In order to response to the previous question, the main purpose of this paper is to evaluate the efficiency of the fiscal role from 2003 to 20111 by reaching three individual objectives: 1) to explain the implications of institutional changes in the fiscal stance related to a dependent economy on natural resources; 2) to explain the cyclical transition changes in the fiscal stance; 3) to determine the degree of fiscal sustainability (with and without oil revenue). It is considered the Keynesian and neoclassical stance to support the fiscal role. In order to explain the institutional changes, it is considered the institutional theory; and finally the new institutional economics is addressed to define the efficiency of fiscal role.

This paper is organized in four sections: the first covers the theoretical framework, the second addresses the data and methodological issues, the third and fourth sections show the results, discussion and policy implications. At the end of the document, the main conclusions are offered.


2. Theoretical framework

2.1. Macroeconomic stances on fiscal role

What type of fiscal orientation the government should follow? To do this, there are two philosophical stances: i) the Keynesian perspective suggests to follow an countercyclical orientation, especially for times of recession -government spending stimulates the aggregate demand- ; ii) the neoclassical stance suggests a neutral orientation -acyclic- under the assumption of no influence of public spending on economic activity (Kaminsky, 2009). For oil dependent economies, government achieves its fiscal role when fiscal policy is countercyclical to oil prices or, alternatively in a neutral position (Gurvich et al, 2009).

Empirical evidence suggests that developing economies -such as Latin American economies- have procyclical fiscal policies to fluctuations in the commodity prices, in terms of trade and economic activity (Kaminsky 2009; Frankel 2010). In contrast, developed economies exhibit a countercyclical fiscal policies, or at least neutral, based on unemployment transfers and bonds that are used during times of recession.

2.2. Cyclicality of fiscal policy

Fiscal policy is procyclical when public spending and fiscal balances move in the same direction as the economy does. For oil dependent economies the procyclicality holds an inverse relationship between oil prices and non-oil primary balance -to higher prices there are higher non- oil deficits. Alternatively, a combination of surplus in overall balance and a deficit in non-oil primary balance indicates that public spending is being funded by oil revenues; therefore, fiscal policy is procyclical (Gurvich et al, 2009).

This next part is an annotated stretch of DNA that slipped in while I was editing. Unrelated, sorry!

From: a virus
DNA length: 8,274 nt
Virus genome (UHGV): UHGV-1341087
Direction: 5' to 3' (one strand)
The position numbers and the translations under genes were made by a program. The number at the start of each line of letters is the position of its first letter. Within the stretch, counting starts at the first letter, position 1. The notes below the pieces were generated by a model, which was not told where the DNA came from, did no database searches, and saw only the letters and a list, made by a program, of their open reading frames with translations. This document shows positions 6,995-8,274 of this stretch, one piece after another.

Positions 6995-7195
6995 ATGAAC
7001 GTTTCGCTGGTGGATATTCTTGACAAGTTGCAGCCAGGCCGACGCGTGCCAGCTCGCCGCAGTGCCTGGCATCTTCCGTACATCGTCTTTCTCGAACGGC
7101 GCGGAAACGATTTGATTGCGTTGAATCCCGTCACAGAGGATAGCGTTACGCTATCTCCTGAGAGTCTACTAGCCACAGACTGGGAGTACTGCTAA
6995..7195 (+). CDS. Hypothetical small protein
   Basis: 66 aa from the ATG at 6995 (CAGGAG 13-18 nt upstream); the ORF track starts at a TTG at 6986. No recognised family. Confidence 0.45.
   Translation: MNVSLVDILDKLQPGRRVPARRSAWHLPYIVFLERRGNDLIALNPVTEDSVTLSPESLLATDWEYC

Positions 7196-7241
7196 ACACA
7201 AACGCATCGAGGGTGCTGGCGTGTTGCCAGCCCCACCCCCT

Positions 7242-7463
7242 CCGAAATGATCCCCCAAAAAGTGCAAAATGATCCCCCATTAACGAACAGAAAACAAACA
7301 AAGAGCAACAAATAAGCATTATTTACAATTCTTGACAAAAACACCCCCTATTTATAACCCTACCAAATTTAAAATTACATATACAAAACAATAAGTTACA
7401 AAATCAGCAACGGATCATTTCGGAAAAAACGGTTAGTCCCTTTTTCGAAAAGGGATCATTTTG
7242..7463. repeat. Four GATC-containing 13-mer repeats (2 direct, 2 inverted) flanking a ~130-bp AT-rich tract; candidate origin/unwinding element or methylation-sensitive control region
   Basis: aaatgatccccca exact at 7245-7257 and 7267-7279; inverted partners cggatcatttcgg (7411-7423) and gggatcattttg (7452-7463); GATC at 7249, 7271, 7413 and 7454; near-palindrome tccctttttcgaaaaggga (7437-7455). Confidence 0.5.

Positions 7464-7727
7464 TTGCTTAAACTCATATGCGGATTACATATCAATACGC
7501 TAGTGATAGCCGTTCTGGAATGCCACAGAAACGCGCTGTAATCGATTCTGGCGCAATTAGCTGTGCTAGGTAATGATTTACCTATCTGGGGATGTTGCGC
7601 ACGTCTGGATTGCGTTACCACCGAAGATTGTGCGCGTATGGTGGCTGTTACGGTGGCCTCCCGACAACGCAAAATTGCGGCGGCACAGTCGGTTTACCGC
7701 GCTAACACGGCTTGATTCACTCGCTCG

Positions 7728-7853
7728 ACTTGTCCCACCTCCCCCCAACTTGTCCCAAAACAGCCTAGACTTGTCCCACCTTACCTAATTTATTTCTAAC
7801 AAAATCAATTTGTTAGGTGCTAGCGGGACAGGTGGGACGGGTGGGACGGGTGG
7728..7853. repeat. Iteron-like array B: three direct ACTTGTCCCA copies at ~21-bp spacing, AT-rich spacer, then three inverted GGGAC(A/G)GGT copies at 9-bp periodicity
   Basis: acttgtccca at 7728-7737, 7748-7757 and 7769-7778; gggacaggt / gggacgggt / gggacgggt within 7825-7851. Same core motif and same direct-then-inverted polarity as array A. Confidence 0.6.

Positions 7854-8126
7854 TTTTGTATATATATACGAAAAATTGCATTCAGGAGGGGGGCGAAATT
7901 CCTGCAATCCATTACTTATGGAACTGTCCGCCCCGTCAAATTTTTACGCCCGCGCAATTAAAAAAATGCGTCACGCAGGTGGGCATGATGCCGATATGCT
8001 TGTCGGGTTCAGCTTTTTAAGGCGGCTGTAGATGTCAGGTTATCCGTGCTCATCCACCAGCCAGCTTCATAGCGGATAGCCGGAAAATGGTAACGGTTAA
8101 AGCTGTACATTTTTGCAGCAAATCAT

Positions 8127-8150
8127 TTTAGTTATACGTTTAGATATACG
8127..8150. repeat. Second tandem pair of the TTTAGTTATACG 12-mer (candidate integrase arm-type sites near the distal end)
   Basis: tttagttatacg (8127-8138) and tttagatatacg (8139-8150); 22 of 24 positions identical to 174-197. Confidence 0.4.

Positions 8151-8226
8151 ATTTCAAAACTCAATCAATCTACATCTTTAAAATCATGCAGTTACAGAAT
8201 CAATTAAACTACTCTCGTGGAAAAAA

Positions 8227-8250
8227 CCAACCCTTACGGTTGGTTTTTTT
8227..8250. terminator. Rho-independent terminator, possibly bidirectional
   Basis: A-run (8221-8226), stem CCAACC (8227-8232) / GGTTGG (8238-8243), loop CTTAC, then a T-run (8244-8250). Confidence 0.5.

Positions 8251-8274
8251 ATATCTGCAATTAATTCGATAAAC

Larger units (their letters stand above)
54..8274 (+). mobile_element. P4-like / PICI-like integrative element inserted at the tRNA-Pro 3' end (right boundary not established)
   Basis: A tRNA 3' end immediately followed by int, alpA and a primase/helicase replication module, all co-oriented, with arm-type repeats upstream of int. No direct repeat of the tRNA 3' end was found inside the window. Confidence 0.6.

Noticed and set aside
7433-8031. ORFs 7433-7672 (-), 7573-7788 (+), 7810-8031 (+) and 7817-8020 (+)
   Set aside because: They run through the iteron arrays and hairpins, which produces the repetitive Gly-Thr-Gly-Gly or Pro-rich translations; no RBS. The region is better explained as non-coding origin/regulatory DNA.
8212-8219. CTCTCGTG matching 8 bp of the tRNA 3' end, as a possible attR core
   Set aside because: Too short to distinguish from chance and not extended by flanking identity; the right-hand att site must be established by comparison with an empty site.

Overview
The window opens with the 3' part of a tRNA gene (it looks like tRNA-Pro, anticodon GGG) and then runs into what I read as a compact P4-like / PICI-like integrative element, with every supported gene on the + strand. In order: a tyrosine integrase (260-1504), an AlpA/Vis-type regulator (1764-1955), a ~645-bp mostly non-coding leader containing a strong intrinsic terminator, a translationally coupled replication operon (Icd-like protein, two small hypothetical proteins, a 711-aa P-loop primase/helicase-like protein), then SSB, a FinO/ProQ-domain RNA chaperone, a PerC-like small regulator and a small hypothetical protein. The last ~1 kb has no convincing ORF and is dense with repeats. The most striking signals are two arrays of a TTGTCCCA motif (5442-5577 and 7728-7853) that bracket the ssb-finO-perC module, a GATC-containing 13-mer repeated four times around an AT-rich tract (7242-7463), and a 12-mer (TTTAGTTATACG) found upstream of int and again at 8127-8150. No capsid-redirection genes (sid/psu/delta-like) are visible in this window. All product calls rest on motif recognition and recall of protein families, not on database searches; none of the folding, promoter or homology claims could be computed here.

When assessing the cyclical movements of fiscal policy, it has been recommended that fiscal balance is not an appropriate measure to find the orientation of fiscal policy: revenues can be procyclical and public spending can be countercyclical, so net result may imply a mislead procyclical conclusion (Ilzetzki and Végh, 2008). The most advisable procedure is to analyze the cyclicality in the components of public spending (government consumption, transfers and capital spending) related to fluctuations such as output and export prices (Ilzetzki, 2006).

An alternative measure to assess the cyclical movements of the fiscal policy consists in adjusting tax revenues and spending to fluctuations of oil prices and output gap, called the cyclically adjusted fiscal balance (Villafuerte, Lopez and Ossowski, 2011), which approach is addressed in this research, this specification captures the expansionary or contractionary fiscal policy and its orientation -procyclical, countercyclical or neutral.

Some explanations about the origin of procyclical policies are based on three points: l) social pressures emerging from oil wealth accumulation (Dabla-Norris Allen, Zanna, Prakash, Kvintradze, Lledo and Gollwitzer, 2010), as public spending increases fiscal policy becomes procyclical (Talvi and Végh, 2005), 2) countries with capital scarcity and limited access to external debt market (van der Ploeg and Venables, 2009), 3) the absence of formal institutional rules -fiscal rules limit the opportunism of government in maximizing its own profit (Dabla-Norris et al, 2010).